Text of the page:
Visiting the Arctic – Shorebirds

My last post was entitled “Arctic Bound” and was about shorebirds migrating thru Iowa on the way to their nesting grounds. In June, I had the opportunity to visit the Arctic. I headed to Utqiagvik, Alaska; formerly known as Barrow, AK. It is the northern-most town in the USA. The opening image is of me in chest waders standing in the Arctic Ocean; no polar plunge for me.

Barrow has been on my bucket-list of places to visit since my early boyhood years. I was not disappointed. And, I loved the 24 hours of daylight every day.

Since Barrow cannot be reached by driving, I arrived on a 737 jet. These jets also supply the town with most of their needs. Therefore, a little town of less than 5,000 people has a runway to accommodate a 737.

Driving the few short roads that lead out of town, a person could get the impression that the tundra is just a vast wasteland. At least that is how it might appear from the road. But a walk across the tundra reveals a large number of birds that depend on it to raise their young. Birds abound. Without this vital habitat, multiple bird species would perish.

Shorebirds do indeed nest on the tundra. With careful searching, eggs can be found hidden under a clump of grass. Even though the vegetation is very short, I never did see a shorebird setting on a nest. Only when they moved off the nest was I able to detect them.

I saw two of the three shorebird species I wrote about in my last post; the Long-billed Dowitcher and the Pectoral Sandpiper. The Ruddy Turnstone, however, eluded me.

The Pectoral Sandpiper surprised me from the standpoint of its general appearance. The male appears to be much larger on the breeding grounds.

The male Pectoral Sandpiper has a large air sack in its throat that is inflated during the breeding season, making the bird appear much larger. Sony a9 + 600mm lens & 1.4x teleconverter @ 840mm, ISO 1000, f/5.6, 1/3200. ©Stanley Buman.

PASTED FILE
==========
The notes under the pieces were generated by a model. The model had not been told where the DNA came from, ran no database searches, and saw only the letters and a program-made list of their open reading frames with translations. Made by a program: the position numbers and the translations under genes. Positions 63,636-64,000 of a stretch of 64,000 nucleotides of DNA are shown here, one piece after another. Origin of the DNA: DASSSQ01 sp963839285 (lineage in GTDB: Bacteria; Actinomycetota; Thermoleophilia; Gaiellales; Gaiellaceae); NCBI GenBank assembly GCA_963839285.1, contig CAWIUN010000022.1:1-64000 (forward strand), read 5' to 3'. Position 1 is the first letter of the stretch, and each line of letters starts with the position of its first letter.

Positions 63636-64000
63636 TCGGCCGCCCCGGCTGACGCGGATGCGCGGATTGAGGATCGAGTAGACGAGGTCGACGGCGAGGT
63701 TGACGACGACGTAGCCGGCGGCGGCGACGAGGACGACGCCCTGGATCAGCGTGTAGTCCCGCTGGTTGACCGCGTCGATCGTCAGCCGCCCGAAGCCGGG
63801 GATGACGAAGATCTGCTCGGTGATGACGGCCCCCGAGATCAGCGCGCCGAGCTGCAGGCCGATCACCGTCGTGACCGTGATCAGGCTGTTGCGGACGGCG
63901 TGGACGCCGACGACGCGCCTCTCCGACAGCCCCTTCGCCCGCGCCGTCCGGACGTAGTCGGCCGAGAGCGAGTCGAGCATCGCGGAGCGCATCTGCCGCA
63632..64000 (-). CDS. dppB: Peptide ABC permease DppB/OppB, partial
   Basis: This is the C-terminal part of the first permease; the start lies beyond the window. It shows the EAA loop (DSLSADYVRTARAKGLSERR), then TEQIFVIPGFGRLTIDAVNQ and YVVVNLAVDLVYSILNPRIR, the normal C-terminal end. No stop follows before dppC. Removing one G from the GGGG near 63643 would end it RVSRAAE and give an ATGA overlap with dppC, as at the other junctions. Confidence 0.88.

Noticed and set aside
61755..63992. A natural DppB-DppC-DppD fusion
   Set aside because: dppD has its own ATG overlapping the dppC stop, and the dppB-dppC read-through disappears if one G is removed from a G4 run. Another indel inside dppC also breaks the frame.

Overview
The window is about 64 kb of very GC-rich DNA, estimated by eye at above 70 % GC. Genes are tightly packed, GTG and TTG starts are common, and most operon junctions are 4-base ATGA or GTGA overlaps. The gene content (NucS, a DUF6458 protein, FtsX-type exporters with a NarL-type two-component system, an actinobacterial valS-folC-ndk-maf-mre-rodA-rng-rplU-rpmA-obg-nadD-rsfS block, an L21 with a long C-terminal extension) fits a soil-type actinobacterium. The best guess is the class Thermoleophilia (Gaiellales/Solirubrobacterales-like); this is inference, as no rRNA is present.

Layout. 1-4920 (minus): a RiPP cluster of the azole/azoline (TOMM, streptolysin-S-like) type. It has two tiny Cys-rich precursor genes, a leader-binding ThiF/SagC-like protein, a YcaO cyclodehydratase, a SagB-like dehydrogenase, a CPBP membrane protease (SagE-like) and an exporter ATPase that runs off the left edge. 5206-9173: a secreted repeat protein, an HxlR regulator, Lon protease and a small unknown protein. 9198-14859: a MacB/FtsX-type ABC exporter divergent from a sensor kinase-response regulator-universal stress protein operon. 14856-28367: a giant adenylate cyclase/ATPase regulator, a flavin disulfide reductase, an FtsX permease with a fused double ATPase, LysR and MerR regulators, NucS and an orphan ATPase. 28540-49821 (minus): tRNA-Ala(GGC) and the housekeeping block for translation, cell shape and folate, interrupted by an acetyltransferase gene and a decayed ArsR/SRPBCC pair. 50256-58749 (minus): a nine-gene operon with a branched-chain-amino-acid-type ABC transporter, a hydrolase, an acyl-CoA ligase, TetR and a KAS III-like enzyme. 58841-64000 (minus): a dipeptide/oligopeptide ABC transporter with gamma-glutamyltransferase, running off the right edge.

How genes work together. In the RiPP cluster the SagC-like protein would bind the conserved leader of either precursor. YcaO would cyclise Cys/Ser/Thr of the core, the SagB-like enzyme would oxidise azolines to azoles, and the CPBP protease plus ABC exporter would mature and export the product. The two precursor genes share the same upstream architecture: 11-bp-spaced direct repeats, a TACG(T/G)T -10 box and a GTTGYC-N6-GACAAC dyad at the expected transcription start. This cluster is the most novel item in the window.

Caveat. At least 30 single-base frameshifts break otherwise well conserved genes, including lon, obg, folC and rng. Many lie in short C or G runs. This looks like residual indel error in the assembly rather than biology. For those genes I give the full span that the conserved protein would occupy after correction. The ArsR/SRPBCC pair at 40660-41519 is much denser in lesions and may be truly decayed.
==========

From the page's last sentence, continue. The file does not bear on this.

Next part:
The Long-billed Dowitchers tend to stay closer to water when nesting. They prefer low wet meadows, laying their eggs on a small tussock or hummock.

Long-billed Dowitchers are easy to distinguish from other shorebirds around Barrow due to their long bill. And their rich color patterns really stand out. Sony a1 + 600mm lens & 1.4x teleconverter @ 840mm, ISO 800, f/5.6, 1/2000. ©Stanley Buman.

Two other shorebird species that I see during migration are the Dunlin and the American Golden Plover. I have seen considerably more of the former than the latter. Both have bold color patterns when in their breeding plumage.

Dunlins in breeding plumage have a black belly patch, a bright rusty back and matching cap. They are fairly easy to identify from other shorebirds. Sony a1 + 600mm lens & 1.4x teleconverter @ 840mm, ISO 1250, f/5.6, 1/1600. ©Stanley Buman.
The black and white coloration on the American Golden Plover is quite striking by itself. Further, the backs are a mottled gold, black, and white. The females are similar to the male but the colors are more muted. Sony a9 + 600mm lens & 1.4x teleconverter @ 840mm, ISO 640, f/5.6, 1/1000. ©Stanley Buman.

The overall species vulnerability due to climate change for all of the above shorebirds is listed as “HIGH”. Their nesting habitat will sharply decline. The impacts are being observed earlier in the Arctic and there are more immediate and severe consequences.

12 thoughts on “Visiting the Arctic – Shorebirds”

    1. Thank you Don. It was a great trip. It was a lot of long hours and hard work, but well worth it. My first day was 27 hours long. Most nights, I did not get to bed until about 5:00 – 6:00 a.m. I slept for about 1 1/2 hours and then went back out to the field until about noon, slept until about 5:30 p.m., and then headed back out to the field for the night. It was well worth the effort.

    1. Linda, I thoroughly enjoyed my time at Utqiagvik, AK. No doubt my love of Alaska was passed down from Grandpa Will and from my parents. I understand why it is your favorite state. It is beautiful. I am already planning another trip to Alaska next year.

  1. Looking forward to a visit! Always love the photographs you have to share. The background information you provide is so inspiring.

    1. Thanks Joel. I had a wonderful trip. I look forward to talking to Jess and you about your trip to Alaska. I am glad the whole family is back safe and sound.

  2. Great representation of the area and the shore birds Stan. Your work documenting these birds is so important. The migration of these birds and others are great bio-indicators to climate change and the different environmental challenges we currently face. Thank you so much for your work.
    Hank Miller

    1. Thank you Hank. It was great to meet you on the plane to Utqiagvik. Let me know if there is any way I can collaborate with your tribal colleges and climate change efforts.

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